One of the perennial challenges arts organizations face is attracting a younger audience and the tendency of audiences to commit so late that you wonder if there will be one for your event at all. According to a recent blog post by Priya Parker (which includes her talk at TEDxCambridge on the same subject), this is a result of a paralysis millennials feel when faced with so many choices. There is a fear of missing out on a better option.
Parker has conducted many interviews during her research in which respondents discuss the paralysis they feel at the prospect of making the wrong choice.
“Am I setting up my adult life to be the way that it could optimally be?” one of my subjects asked aloud, speaking of her general approach to life decisions. This subject explained how FOMO could even invade the pursuit of a spouse: “On the personal side, there’s this fear of ‘Am I committing to the right person?’”
More and more, particularly among those who have yet to make those big life decisions (whom to marry, what kind of job to commit to, where to live), FOMO and FOBO – the “fear of better options” – are causing these young leaders to stand still rather than act. “The way I think about it metaphorically is choosing one door to walk through means all the other doors close, and there’s no ability to return back to that path,” one subject told me. “And so rather than actually go through any doorway, it’s better to stand in the atrium and gaze.”
Those with the most options in this generation have a tendency to choose the option that keeps the most options open. Wrap your head around that for a second.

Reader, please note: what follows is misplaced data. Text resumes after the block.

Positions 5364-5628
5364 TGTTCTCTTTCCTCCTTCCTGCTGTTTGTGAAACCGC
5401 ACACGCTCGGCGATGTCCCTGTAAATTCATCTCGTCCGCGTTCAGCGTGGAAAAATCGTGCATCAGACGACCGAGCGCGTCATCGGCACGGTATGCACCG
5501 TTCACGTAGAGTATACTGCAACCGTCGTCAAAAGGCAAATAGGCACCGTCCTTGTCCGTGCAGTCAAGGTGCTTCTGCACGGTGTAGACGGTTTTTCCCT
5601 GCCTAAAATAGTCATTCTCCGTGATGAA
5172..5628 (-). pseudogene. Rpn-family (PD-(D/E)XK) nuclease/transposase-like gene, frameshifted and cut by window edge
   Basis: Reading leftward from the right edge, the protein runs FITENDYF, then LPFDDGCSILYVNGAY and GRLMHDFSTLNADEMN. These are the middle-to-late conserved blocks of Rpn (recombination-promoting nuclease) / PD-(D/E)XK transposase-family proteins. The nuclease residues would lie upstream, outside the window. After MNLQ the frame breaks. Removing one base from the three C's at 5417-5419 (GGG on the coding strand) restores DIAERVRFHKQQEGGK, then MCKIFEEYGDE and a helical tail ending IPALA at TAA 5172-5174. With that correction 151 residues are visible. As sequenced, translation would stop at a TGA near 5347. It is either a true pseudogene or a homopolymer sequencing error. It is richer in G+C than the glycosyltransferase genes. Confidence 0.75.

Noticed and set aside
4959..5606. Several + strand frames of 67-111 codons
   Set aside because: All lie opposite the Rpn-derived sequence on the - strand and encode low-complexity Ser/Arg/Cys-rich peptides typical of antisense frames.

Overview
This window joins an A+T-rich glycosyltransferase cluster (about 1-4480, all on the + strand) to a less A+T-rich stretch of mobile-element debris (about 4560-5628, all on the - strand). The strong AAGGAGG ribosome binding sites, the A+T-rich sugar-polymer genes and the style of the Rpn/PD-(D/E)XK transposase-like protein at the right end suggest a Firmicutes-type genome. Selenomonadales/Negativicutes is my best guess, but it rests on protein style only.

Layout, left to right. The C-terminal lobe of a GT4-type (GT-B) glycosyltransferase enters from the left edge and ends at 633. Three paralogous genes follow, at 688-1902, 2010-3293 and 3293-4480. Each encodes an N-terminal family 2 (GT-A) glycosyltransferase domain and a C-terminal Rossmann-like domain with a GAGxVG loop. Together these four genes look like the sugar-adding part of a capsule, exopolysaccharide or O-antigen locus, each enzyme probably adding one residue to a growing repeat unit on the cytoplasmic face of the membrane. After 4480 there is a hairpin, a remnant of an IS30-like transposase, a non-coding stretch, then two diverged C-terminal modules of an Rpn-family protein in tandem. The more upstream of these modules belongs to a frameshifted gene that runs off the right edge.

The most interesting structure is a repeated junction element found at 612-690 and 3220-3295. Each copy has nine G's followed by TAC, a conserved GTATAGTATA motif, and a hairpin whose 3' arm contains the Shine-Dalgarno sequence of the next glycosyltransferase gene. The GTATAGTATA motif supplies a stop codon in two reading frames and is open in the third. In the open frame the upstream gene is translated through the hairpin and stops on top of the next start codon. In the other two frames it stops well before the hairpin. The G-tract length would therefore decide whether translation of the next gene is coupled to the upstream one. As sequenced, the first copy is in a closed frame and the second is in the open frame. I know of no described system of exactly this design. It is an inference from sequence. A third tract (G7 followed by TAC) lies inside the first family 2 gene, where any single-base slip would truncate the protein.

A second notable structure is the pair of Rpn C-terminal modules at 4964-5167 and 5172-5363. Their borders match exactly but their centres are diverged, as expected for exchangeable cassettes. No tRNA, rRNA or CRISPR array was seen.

Many of us watch the choices of our peers and predecessors with a blend of admiration and anxiety. What seems to afflict this cohort – more than the political strivings or existential angst that defined earlier generations of elites – is a persistent anxiety about their might-have-been lives, about the ones that got away.”
I don’t think it is much consolation for art organizations to know this is something of a personal problem because ultimately, your audience’s problem is your problem. But once you have created an appealing work, communicated the information through appropriate channels and made it easy for those last minute decision makers to gain admission to your event, there may not be a heck of a lot left to do but watch and wait.
Obviously, this also has some implications about the development of creativity, a quality that seems to be receiving greater amounts of attention. It was apparently the a cover story of this weekend’s Wall Street Journal Weekend Review. Cultivating creative ability requires a lot of trial and error, especially the error part. You get better by learning from your mistakes. If Millennial are risk-averse, they may be too reluctant to commit themselves fully enough to make great creative strides.
In fact, in her TEDxCambridge talk, Parker mentions a number of related practices that inhibit creativity. One in particular was valuing success over mastery where when given the choice of spending two hours networking over coffee or two hours working on honing their artistic abilities, “they will always choose the coffee.”
Granted, every generation has been accused of being less accomplished than the generation before. Though that is usually by the preceding generation, Parker is speaking about her own generation. In the context of so many sources saying creativity is important, it will be worth paying attention to whether this approach to life will ultimately be a problem for the Millennial generation.
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